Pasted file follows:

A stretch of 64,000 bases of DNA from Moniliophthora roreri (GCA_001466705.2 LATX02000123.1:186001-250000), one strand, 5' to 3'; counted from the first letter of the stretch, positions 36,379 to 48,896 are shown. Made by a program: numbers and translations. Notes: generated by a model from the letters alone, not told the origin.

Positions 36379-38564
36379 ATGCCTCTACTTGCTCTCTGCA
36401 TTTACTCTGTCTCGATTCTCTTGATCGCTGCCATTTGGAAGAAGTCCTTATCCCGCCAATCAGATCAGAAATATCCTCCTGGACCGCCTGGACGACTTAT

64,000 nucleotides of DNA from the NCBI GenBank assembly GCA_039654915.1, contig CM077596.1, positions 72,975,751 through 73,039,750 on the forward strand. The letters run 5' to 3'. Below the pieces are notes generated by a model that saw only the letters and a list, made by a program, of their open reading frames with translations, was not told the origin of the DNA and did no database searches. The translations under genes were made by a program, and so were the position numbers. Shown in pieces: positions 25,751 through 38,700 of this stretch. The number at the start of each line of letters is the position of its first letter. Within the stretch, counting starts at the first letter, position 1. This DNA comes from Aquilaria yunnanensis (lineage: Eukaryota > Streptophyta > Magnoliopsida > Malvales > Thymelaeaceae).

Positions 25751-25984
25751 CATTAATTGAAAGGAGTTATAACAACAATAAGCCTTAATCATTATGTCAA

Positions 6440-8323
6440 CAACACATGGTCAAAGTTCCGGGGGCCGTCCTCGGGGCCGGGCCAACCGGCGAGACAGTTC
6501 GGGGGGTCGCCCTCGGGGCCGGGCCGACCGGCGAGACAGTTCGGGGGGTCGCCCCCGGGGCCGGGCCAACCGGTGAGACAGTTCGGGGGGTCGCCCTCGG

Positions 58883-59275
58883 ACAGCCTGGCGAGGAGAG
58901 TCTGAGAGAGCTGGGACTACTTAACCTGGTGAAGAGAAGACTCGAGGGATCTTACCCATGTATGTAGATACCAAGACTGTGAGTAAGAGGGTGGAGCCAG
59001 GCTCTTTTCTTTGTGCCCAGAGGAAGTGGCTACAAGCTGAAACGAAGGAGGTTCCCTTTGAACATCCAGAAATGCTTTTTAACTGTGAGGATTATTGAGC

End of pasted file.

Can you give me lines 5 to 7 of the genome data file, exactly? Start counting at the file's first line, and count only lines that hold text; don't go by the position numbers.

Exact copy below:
64,000 nucleotides of DNA from the NCBI GenBank assembly GCA_039654915.1, contig CM077596.1, positions 72,975,751 through 73,039,750 on the forward strand. The letters run 5' to 3'. Below the pieces are notes generated by a model that saw only the letters and a list, made by a program, of their open reading frames with translations, was not told the origin of the DNA and did no database searches. The translations under genes were made by a program, and so were the position numbers. Shown in pieces: positions 25,751 through 38,700 of this stretch. The number at the start of each line of letters is the position of its first letter. Within the stretch, counting starts at the first letter, position 1. This DNA comes from Aquilaria yunnanensis (lineage: Eukaryota > Streptophyta > Magnoliopsida > Malvales > Thymelaeaceae).

Positions 25751-25984
25751 CATTAATTGAAAGGAGTTATAACAACAATAAGCCTTAATCATTATGTCAA